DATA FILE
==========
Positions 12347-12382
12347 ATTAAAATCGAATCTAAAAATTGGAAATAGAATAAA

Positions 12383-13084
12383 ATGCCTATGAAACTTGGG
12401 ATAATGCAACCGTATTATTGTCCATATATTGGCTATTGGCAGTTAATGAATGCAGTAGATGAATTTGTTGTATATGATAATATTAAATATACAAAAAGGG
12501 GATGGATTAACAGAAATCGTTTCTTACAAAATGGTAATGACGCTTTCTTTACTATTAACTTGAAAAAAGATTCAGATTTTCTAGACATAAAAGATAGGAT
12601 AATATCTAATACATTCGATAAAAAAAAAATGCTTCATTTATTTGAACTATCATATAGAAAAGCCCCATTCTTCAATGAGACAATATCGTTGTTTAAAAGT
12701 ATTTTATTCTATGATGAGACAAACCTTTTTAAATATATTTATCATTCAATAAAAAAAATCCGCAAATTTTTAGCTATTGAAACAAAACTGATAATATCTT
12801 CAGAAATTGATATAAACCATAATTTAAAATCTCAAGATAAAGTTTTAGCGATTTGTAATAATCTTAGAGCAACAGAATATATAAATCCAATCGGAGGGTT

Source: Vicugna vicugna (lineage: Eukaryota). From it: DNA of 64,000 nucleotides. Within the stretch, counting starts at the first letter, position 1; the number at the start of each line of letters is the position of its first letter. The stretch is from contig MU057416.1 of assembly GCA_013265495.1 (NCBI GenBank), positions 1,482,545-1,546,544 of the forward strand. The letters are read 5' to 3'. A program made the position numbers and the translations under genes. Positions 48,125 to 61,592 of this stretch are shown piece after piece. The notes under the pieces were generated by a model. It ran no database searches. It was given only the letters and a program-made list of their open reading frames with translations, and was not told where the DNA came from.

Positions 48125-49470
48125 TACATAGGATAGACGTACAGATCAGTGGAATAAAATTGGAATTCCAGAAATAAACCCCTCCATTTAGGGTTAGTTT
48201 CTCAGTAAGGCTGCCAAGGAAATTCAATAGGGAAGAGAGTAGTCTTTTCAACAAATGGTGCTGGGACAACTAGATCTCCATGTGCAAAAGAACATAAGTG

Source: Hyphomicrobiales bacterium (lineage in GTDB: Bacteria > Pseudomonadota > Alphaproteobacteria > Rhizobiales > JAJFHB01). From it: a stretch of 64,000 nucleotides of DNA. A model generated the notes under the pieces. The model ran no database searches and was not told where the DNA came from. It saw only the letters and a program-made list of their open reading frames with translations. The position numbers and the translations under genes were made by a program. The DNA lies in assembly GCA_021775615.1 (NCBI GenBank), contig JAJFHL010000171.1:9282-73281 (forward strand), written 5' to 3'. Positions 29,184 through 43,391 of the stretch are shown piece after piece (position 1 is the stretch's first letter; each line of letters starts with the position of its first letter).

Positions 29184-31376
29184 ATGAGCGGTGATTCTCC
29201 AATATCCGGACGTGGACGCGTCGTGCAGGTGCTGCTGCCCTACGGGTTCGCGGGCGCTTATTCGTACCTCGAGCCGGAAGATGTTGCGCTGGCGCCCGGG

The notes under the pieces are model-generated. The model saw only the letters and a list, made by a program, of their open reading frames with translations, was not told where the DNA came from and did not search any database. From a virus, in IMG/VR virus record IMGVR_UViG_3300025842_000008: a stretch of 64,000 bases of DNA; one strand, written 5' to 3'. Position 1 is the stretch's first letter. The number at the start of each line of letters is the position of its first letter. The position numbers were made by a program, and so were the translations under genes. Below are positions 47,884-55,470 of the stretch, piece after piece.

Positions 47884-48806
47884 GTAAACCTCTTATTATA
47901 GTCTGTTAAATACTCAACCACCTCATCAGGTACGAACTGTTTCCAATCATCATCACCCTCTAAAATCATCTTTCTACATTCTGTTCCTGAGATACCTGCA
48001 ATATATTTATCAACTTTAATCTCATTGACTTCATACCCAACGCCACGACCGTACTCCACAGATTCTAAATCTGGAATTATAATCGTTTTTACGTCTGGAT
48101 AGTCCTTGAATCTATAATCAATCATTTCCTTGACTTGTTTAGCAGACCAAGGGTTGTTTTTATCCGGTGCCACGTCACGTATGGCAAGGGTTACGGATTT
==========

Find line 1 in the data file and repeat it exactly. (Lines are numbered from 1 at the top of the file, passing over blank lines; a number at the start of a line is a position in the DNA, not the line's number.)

Positions 12347-12382